Writing Fellowship Applications

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Writing a strong fellowship application involves an idiosyncratic style that eschews modesty.
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The skills and techniques used in writing a successful fellowship application diverge significantly from what trainees are taught when writing a research paper.

By: Scott Rich, ORT Science Writer

Mastering the conventions of writing research grants and fellowship applications is essential for a successful academic career. However, many training programs place a focus on teaching the conventions involved in writing academic manuscripts, often at the expense of the intricacies of fellowship and grant writing. Many trainees thus fall prey to a common but crippling fellowship-writing mistake: assuming that techniques used in writing a scientific article can be directly translated to fellowship applications. In fact, fellowship writing (which represents a valuable opportunity to cultivate skills for grant writing later in one’s career) involves its own idiosyncratic style that is often antithetical to best practices for writing a research article. These contrasts are highlighted in the writing tips below.

Highlight your responses to the specific questions posed in writing prompts

Fellowship guidelines typically ask the applicant to address specific questions or points in their writing. In a personal statement, these might be leadership skills or how your education has prepared you to be successful; in a research proposal, this might be the novelty and impact of your proposed program. While stating the novelty of your work is typically taboo in a scientific paper, being this explicit in fellowship writing will help differentiate you from other applicants. Remember that fellowship evaluators are reading dozens of applications; thus, making their job easier can only improve their opinion of your work. In this vein, applicants should take every opportunity to ensure the reader will not overlook their responses to specific prompts. If allowed, using subheadings is a useful tool to draw the reader’s attention and make it clear that the writer has thought in detail about the specific questions laid out in the guidelines.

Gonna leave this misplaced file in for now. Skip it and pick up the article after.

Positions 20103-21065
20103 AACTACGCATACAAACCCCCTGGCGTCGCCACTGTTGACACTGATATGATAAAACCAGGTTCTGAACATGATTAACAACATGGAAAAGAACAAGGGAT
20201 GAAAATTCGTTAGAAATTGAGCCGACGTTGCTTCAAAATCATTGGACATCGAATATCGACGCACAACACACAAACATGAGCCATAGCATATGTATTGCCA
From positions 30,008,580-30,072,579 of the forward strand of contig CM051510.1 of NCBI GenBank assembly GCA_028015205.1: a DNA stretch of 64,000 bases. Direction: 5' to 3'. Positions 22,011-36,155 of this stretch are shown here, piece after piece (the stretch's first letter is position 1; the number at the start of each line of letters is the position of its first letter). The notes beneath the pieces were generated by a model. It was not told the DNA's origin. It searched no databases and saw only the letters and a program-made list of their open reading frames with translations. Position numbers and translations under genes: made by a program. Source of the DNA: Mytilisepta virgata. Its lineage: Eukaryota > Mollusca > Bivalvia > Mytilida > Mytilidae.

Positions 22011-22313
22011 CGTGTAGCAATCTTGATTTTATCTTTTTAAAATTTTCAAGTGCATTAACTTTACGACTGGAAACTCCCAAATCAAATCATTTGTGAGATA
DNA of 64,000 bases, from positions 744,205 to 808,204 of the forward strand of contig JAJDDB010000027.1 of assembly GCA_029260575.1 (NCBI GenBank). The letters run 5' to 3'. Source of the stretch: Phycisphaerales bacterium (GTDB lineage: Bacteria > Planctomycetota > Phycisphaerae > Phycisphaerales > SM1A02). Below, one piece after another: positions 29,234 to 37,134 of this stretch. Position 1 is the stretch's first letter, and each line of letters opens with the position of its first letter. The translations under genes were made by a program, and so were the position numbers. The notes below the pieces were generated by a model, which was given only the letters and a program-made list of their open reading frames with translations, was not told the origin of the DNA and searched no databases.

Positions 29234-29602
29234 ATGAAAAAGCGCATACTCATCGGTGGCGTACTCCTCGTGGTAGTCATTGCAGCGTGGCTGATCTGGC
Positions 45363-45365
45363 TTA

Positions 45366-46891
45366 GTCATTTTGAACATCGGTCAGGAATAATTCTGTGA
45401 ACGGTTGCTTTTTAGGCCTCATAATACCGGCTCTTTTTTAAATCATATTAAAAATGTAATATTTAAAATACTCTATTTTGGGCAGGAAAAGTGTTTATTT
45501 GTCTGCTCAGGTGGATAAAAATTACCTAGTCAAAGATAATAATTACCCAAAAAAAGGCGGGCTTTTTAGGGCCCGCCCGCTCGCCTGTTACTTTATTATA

Advertise and emphasize your qualifications

While modesty is a laudable personal characteristic, it can undermine your chances of winning a fellowship. As gauche as it may seem, emphasizing how and why your accomplishments are impressive is a key element of fellowship writing. There is a line between well-earned pride and over-exaggeration that must be navigated, but being overly humble serves as a self-imposed handicap. Instead, take the opportunity to emphasize the strongest elements of your skillset and experience wherever and whenever possible. To this point, remember that fellowship evaluators may not share your exact background, so be sure to clearly explain the quality of your research in an easily digestible manner.

Say what you “will” do, not what you “may” do

Peer reviewers often criticize inexperienced writers for overexaggerating the impact or implications of work presented in a scientific manuscript. However, in fellowship writing it is vital to present these points as strongly and actively as possible. Instead of writing about what experiments you “may” do or what the impact of the results “might” be, clearly state what “will” be done and what the impact “will” be. This subtle word choice projects confidence, which helps to convince the reader that the applicant can accomplish their goals.